Experience is invaluable for Suns rookie Kendall Marshall

For Suns rookie point guard Kendall Marshall, it has been a rocky first season. Marshall spent most of the first half of the year on the bench appearing in just 12 games through the month of January and was even sent to the NBA Developmental League and spent some time with the Bakersfield Jam.

It might not have gone as planned for Marshall, but it has all be a great learning experience.

“It was very hard,” Marshall stated. “I think the main thing is realizing that you have to be patient with this process. When you get to this level you’re not going to be the best player on your team or on the court, so you have to find other ways to contribute as well as getting better.”

“That’s what I’ve had to learn over this first four or five months of my career,” added Marshall. “Is being patient and continuing to get better.”

Being patient and learning his role at this level is starting to pay dividends. Marshall is now the point guard off the bench behind Goran Dragic and has played in every game in that role since February 1st. His numbers wont jump off the page at you but what doesn’t show on the stat sheet is how important the time on the floor has been for him.

“I think I have improved tremendously not just physically but mentally,” said Marshall. “Getting more confidence in my ability to help the team while I’m on the court.”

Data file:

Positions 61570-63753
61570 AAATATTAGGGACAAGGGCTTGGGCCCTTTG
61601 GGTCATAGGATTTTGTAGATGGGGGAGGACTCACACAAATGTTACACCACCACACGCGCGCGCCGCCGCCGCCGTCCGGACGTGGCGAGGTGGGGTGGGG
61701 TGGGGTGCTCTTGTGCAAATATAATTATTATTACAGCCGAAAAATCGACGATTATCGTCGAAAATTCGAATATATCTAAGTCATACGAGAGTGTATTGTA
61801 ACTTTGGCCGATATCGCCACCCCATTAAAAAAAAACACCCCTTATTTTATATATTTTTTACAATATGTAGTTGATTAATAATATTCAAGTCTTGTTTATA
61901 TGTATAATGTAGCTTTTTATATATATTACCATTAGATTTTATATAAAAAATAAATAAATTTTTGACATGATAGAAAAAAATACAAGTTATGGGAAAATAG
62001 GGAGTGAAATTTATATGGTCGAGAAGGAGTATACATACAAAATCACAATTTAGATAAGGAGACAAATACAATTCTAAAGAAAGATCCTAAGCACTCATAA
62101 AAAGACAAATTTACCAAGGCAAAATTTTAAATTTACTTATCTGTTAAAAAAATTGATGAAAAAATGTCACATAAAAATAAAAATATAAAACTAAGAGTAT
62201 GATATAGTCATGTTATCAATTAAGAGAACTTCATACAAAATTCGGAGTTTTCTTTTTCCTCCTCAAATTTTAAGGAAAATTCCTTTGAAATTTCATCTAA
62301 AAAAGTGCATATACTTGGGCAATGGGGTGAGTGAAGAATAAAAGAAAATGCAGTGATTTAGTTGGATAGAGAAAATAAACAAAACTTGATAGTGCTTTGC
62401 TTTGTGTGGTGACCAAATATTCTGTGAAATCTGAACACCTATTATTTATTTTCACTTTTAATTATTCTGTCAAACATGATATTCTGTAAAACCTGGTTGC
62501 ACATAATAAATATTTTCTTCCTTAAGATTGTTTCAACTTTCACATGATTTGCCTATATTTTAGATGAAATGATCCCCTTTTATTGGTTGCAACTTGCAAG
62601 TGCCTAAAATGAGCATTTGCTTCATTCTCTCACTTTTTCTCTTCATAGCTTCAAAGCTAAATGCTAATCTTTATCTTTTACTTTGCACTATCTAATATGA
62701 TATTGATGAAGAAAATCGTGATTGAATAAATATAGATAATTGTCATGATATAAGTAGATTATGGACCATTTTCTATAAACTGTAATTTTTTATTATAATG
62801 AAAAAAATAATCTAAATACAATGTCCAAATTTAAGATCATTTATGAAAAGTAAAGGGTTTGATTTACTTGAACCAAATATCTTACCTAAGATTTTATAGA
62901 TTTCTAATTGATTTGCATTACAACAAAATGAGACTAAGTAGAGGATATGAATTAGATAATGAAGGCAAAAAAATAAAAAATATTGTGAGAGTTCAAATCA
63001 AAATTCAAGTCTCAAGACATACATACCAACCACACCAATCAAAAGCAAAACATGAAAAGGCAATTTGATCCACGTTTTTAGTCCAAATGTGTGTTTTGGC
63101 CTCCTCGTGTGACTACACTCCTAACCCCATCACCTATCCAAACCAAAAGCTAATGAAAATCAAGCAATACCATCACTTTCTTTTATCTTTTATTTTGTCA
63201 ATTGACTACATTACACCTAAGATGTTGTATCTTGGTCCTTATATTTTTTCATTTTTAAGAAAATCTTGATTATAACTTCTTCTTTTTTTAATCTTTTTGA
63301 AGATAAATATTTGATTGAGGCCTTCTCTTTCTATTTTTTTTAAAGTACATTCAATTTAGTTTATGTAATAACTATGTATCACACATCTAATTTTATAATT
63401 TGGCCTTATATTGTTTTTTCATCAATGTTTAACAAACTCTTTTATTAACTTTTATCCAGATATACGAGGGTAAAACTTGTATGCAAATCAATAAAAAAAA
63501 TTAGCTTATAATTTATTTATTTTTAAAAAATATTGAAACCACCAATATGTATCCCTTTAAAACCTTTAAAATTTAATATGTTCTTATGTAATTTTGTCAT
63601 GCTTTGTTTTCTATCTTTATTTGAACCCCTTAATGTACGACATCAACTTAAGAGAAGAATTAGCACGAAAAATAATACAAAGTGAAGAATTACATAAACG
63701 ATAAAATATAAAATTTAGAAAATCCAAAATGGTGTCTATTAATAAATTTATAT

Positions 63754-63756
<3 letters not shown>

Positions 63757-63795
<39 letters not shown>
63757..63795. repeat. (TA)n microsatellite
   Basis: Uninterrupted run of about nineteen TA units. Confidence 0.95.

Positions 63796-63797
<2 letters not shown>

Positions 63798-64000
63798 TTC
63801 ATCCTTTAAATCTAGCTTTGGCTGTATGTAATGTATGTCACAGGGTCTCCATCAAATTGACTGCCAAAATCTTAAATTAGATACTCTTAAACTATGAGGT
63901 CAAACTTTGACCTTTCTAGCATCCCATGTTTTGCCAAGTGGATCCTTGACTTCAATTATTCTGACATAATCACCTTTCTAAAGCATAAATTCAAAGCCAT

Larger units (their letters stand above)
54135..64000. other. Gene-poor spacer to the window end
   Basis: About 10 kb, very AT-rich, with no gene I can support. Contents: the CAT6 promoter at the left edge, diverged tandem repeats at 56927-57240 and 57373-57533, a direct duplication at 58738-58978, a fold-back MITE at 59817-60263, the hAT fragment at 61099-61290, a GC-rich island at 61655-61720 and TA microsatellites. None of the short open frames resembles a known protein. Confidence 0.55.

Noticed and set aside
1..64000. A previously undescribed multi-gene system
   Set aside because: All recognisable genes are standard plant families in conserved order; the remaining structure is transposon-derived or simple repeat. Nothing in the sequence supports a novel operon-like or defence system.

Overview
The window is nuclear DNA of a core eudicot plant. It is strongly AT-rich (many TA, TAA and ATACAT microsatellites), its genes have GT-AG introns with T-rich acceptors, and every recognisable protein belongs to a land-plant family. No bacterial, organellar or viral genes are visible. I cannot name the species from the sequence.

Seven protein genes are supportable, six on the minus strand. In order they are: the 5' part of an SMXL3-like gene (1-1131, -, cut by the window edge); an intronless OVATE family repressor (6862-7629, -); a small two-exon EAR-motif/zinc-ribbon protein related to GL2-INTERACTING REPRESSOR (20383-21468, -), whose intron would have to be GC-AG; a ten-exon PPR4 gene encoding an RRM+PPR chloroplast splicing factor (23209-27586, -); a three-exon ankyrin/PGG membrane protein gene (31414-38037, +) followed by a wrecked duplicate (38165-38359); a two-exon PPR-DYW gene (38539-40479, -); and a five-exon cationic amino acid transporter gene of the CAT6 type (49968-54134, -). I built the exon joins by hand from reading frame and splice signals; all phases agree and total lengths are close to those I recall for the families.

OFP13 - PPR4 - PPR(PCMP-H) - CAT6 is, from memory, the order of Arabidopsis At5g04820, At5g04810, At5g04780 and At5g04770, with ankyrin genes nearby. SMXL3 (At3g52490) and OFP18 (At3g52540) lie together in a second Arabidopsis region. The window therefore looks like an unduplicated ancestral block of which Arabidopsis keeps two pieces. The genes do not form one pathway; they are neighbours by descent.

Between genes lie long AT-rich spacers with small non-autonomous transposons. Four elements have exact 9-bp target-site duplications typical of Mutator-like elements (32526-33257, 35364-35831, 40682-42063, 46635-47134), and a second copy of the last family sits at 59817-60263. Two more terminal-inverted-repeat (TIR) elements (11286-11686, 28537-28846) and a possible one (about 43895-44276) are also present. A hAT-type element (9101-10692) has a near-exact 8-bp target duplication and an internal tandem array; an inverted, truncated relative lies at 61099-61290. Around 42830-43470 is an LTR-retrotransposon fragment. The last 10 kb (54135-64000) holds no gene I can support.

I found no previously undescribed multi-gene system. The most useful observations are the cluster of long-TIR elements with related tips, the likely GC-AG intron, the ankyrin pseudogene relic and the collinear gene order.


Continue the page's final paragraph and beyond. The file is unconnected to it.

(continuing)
“That experience is invaluable,” explained Marshall. “You can get all of the individual that you want but nothing fills in for that game time experience. So it is good to be out there with my teammates competing and getting better.”

Coaches, the front office and media in attendance at practice can see the work he is putting in. Marshall is quickly learning his role and where he needs to improve to stay on the floor and gain more playing time. The knock on him out of college was his ability to shoot the ball from the outside. So what has Marshall done in response? Be one of the last ones off the practice floor putting up hundreds of shots with the coaches well after the conclusion of team practice.

“My greatest strength is passing the ball but if guys are going underneath screens every time, it’s going to be hard for me to utilize my passing ability,” said Marshall. “So I have to make sure I keep a respectable jump shot and making sure the defense keeps a hand up on me so it’s a lot easier to pass the ball to my teammates.”